Just last week Atoms for Peace members Thom Yorke and Nigel Godrich pulled the entirety of their work, as well as Yorke’s solo work, from Spotify and other streaming services. This week, the group says concertgoers will be able to download almost-live videos from Atoms for Peace shows via U.K. start-up streamer, Soundhalo.
As stated by Godrich, the duo pulled their music from Spotify and other streaming services because under the current model of music sharing, “new artists get paid fuck all… It’s an equation that just doesn’t work”. Yorke supplemented Godrich’s statement saying, “Make no mistake new artists you discover on #Spotify will not get paid. Meanwhile shareholders will shortly being rolling in it. Simples.” Spotify has rebutted Yorke and Godrich’s criticisms, and Radiohead’s manager has also defended Spotify and other streaming providers in an interview with BBC Newshour.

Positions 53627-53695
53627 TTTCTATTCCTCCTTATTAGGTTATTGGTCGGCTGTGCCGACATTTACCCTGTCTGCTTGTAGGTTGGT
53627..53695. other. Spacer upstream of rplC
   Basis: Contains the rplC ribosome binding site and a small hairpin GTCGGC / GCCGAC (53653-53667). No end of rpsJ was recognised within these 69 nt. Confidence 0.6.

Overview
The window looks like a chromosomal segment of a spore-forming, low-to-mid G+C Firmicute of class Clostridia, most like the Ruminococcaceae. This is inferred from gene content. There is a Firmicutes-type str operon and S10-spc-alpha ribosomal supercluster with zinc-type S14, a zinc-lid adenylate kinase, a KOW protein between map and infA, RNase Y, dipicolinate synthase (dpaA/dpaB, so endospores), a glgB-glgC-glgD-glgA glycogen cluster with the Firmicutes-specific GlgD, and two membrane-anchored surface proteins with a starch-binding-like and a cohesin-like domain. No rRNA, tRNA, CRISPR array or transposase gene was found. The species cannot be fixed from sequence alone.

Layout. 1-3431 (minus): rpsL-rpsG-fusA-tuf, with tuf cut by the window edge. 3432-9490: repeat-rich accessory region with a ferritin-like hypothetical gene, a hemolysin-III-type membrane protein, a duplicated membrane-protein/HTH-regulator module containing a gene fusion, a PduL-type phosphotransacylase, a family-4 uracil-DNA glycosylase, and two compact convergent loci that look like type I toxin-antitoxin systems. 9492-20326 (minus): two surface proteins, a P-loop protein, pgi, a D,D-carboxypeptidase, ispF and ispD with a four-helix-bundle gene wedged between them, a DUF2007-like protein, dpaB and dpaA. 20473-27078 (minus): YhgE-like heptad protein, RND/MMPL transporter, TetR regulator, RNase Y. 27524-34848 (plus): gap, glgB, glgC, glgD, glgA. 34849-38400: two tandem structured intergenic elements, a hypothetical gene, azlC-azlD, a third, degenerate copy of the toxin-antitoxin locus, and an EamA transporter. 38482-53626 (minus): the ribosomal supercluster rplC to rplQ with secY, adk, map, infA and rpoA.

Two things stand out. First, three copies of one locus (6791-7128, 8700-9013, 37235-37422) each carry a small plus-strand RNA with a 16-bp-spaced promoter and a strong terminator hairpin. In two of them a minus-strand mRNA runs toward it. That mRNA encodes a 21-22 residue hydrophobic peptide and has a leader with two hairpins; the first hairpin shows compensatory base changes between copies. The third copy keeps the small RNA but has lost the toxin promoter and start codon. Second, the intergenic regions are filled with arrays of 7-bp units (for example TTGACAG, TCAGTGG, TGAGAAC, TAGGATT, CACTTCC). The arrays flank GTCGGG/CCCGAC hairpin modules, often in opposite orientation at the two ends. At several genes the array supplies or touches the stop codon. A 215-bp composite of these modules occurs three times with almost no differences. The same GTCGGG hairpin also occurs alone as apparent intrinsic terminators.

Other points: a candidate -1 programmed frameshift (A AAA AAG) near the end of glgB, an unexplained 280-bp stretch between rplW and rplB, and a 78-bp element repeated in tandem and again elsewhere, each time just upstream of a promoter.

Instead of taking part in said sharing model, however, Yorke and Godrich will be pairing with U.K. start-up streamer, Soundhalo. As Spin suggests, recordings from Atoms for Peace’s July 25th and July 26th London concerts will be available for purchase via the service shortly after each song ends. Recordings can be downloaded on computers and mobile devices for 99p ($1.51) per track, or £9.99 ($15.19) for a full show.
In support of Soundhalo’s work, Godrich has stated, “I found myself wondering why, whenever you go to a gig, the next day there are a million shaky, horrible-sounding YouTube videos already online. But you go and look because you want to see something of your experience. Soundhalo provides something really functional — an experience that you want to remember in front of you as soon as the concert has happened.” Neither Godrich nor Yorke has addressed whether or not their alignment with Soundhalo correlates to the broader dispute over streaming.